Wooded Landscape with Cattle (1663), another small panel, includes a richer menagerie of farm animals, with different varieties of sheep, cattle, possibly goats, and a sturdily-built horse.
His Pastoral Scene (1663) is a slightly larger canvas, which combines figures and animals in the foreground, wonderful depictions of trees, and a slightly incongruous distant mountain. Amazingly, this sold at auction for as little as £12,000 back in 1977, which seems ridiculously cheap for such a classic landscape.
Hilly Landscape with High Road (c 1663) is more modest in its hills, and has rather richer staffage.
View of a Beach (1663/1665) is a more mature beach scene which perhaps lacks the freshness of his early paintings at Scheveningen, but is still masterly.
This image of the small undated panel of Cows and Sheep in a Wood is not of particularly good quality, but shows another painting of farm animals which compares with Paulus Potter at his best.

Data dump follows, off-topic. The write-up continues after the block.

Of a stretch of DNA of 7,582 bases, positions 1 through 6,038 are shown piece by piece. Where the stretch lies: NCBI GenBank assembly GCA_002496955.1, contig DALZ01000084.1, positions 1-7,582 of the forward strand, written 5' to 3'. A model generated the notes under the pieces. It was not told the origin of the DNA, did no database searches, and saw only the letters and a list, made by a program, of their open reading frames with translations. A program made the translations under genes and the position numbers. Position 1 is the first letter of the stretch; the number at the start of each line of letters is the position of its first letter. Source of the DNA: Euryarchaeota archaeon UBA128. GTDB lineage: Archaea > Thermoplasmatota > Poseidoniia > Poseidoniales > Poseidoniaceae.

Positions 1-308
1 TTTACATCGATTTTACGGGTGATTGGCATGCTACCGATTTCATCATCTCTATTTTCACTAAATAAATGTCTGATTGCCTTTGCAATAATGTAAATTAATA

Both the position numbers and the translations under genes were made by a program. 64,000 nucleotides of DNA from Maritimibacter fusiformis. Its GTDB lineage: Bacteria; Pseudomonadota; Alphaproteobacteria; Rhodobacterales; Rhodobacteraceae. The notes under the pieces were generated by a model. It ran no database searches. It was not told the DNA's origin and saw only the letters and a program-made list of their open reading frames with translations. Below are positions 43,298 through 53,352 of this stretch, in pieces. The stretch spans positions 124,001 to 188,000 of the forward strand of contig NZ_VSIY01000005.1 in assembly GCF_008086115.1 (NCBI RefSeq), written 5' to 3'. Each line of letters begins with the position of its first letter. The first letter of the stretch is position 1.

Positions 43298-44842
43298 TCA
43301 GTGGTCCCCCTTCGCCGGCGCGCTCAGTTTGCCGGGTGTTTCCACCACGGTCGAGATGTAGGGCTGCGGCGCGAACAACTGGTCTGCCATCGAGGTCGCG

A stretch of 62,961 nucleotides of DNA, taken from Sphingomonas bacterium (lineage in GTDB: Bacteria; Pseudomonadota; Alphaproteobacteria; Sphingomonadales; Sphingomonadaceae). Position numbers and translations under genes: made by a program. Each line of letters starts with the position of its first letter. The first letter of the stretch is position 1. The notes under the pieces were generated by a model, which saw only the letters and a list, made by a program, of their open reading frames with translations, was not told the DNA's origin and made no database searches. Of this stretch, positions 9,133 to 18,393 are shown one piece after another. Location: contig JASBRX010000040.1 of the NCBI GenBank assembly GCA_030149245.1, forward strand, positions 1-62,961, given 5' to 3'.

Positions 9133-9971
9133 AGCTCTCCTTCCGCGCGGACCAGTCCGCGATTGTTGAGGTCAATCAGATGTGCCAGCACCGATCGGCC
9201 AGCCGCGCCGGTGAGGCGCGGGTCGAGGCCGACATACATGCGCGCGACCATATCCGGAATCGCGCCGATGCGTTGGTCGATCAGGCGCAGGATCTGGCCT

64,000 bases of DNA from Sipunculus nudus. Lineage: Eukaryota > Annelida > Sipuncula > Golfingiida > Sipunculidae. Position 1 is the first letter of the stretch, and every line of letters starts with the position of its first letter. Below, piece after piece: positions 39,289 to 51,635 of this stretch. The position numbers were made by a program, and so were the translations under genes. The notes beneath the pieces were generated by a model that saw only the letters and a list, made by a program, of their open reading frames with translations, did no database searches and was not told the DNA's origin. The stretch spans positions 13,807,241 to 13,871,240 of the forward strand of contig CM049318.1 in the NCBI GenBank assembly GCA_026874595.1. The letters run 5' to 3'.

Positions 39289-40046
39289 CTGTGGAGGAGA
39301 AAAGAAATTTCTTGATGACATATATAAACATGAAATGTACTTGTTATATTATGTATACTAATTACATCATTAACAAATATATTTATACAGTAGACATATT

The undated A Milkmaid with Cow and Goats in Front of a Barn is a farmyard delight, with the cow being milked looking directly at the viewer.
The rather larger Animals by the River (1664) shows van de Velde’s skill in its twilight sky, and at composing his animals.
Another outstanding painting from this period is his A Woodland Glade with Animals and Figures (1664), which I am unable to show for copyright reasons. It can be seen online in the British Royal Collection.
In the late 1660s, van de Velde painted increasingly complex figures and compositions, such as The Ferry (1666).
Sometimes known as The Farm, this painting shows a deer park, The Koekamp in The Hague (1666). Its composition has inspired many subsequent landscape painters, and it uses sunlight to brilliant effect.
The Annunciation (1667) is a large canvas, and among the few religious paintings which van de Velde made following his marriage to a Catholic woman, and conversion to Catholicism. Although the angel is a little awkward, it is hard to believe that this was painted by a landscape specialist, and it makes me wonder what he might have produced had he enjoyed a longer career, and developed his figure painting further.
For many years in the nineteenth century, Portrait of a Family in a Landscape (1667) was praised as being van de Velde’s masterpiece, and assumed to be a self-portrait. Although it slowly fell from grace, and it became clear that it was not by any means a portrait of the artist and his family, the painting held further secrets.